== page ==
The decision by Georgia’s Secretary of State Brian Kemp to close the Georgia Department of Archives and History to the public has sparked outrage and concern across the nation. Here are a few responses to this decision.
The post that tipped me off to the closure came from Michael Hait, a professional genealogist working out of the Maryland-Delaware area.
Here’s an oldie, but a goody: a January 2012 document laying out exactly Why the Georgia Archives is Critical to the Citizens of Georgia, courtesy of the Friends of Georgia Archives & History (FOGAH), which also produced a more recent document with details of funding and staff cuts over the years, as well as non-genealogical uses of the Archives.
President Jackie M. Dooley of the Society of American Archivists wrote a letter to Governor Deal, posted on the Society’s web site. President Dooley explains the potential legal and other consequences of closing the Archives.
Judy G. Russell, affectionately and professionally known as The Legal Genealogist, published Archives and ancestors highlighting how the research into her Georgia ancestors will be affected by the Archives closing.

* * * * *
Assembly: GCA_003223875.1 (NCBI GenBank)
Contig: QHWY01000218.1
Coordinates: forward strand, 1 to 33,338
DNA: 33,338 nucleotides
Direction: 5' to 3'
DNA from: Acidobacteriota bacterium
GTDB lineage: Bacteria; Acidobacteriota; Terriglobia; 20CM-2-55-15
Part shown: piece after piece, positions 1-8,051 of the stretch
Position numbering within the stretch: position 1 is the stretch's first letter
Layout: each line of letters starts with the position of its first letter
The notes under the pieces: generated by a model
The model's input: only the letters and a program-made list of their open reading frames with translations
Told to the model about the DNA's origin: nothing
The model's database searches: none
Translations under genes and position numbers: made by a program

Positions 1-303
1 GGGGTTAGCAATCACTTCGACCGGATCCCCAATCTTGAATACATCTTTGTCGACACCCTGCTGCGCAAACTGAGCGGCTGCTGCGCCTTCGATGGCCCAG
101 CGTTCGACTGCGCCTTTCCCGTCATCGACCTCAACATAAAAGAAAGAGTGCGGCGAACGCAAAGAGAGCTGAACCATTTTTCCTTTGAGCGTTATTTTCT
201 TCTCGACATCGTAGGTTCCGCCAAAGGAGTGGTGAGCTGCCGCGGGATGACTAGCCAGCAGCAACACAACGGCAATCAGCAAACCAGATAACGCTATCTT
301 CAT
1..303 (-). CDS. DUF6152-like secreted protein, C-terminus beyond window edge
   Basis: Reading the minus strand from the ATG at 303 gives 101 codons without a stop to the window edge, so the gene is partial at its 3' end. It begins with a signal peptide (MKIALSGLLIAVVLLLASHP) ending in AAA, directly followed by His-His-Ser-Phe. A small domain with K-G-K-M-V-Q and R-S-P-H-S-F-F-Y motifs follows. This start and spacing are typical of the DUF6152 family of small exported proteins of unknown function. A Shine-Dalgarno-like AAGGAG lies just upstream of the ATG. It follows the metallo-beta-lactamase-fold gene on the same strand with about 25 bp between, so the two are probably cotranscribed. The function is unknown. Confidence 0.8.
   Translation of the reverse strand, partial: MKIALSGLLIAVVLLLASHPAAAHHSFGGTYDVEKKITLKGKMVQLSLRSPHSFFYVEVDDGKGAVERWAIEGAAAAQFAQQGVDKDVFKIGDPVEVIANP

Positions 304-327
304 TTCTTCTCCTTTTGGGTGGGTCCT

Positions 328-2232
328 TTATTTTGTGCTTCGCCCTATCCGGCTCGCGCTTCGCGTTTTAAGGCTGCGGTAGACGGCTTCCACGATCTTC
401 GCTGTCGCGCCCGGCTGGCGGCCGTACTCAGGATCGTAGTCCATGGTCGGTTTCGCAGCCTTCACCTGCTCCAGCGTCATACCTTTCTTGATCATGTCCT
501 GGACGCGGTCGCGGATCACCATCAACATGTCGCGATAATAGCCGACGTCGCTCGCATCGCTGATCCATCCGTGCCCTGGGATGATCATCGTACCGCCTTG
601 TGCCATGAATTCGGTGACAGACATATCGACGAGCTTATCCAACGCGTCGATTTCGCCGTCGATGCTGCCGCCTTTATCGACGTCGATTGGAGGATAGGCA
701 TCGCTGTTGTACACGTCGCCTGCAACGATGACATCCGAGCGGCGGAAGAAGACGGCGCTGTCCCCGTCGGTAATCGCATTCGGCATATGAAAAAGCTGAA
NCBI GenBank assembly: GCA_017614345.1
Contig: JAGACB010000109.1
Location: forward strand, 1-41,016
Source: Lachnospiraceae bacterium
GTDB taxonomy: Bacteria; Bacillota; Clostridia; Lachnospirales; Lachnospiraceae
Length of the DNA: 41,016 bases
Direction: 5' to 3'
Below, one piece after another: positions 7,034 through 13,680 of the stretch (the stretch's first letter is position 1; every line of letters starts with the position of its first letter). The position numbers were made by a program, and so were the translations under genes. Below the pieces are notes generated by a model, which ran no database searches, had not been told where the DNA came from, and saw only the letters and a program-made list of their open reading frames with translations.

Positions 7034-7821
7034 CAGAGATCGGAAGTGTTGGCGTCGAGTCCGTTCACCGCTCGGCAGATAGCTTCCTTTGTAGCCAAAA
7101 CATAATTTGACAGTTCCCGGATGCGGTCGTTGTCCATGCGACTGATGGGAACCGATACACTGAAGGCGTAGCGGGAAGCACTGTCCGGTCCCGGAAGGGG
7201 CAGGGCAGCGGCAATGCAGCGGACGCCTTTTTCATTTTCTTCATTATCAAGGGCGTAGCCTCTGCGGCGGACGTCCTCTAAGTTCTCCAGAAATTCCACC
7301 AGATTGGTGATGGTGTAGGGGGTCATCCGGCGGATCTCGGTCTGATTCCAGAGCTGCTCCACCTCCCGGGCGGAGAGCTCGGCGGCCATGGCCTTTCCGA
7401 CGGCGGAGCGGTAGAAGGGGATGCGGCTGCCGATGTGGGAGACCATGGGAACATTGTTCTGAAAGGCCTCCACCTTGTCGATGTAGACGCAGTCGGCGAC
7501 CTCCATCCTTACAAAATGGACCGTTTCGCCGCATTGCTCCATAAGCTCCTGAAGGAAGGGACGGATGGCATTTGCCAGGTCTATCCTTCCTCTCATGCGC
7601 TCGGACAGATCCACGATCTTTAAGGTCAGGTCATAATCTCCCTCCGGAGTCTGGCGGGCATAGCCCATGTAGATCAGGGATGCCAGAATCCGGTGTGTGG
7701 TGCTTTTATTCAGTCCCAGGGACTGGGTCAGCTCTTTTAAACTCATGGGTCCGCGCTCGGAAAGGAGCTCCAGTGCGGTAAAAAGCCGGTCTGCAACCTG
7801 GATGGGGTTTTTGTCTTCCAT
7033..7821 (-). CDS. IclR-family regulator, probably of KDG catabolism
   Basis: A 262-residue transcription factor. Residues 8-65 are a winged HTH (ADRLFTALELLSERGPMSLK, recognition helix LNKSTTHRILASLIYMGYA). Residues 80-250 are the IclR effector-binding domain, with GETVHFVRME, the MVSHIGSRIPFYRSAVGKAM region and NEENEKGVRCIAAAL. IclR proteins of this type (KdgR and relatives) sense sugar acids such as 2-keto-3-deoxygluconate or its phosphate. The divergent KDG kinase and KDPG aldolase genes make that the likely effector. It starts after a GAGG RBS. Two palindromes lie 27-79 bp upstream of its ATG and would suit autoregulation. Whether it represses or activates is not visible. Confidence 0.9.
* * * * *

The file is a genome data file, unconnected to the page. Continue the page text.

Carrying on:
The National Coalition for History has placed a long post online, Action Alert: Help Save the Georgia Archives, detailing exactly what actions concerned citizens should take toward keeping the Archives open, and why. See also NCH Letter Urging Georgia Governor to Keep State Archives Open.
Kristina Torres at the Atlanta Journal-Constitution writes that Deal pledges to keep Georgia Archives open. Meanwhile, on the same day, Shannon McCaffrey at the AJC published a piece about Governor Deal approving $4.5 million in funding for a private resort run by a campaign donor. The money will fund the building of a well to be used primarily by the resort.
There’s also a facebook page, Georgians Against Closing State Archives. Don’t worry. Non-Georgians are welcome. The page’s administrators take great pains to link to all the latest news on this issue, making it probably the best source for updates on this situation.
Finally, if you haven’t already, don’t forget to sign the petition and contact Georgia’s various governmental officials with your support for the Archives.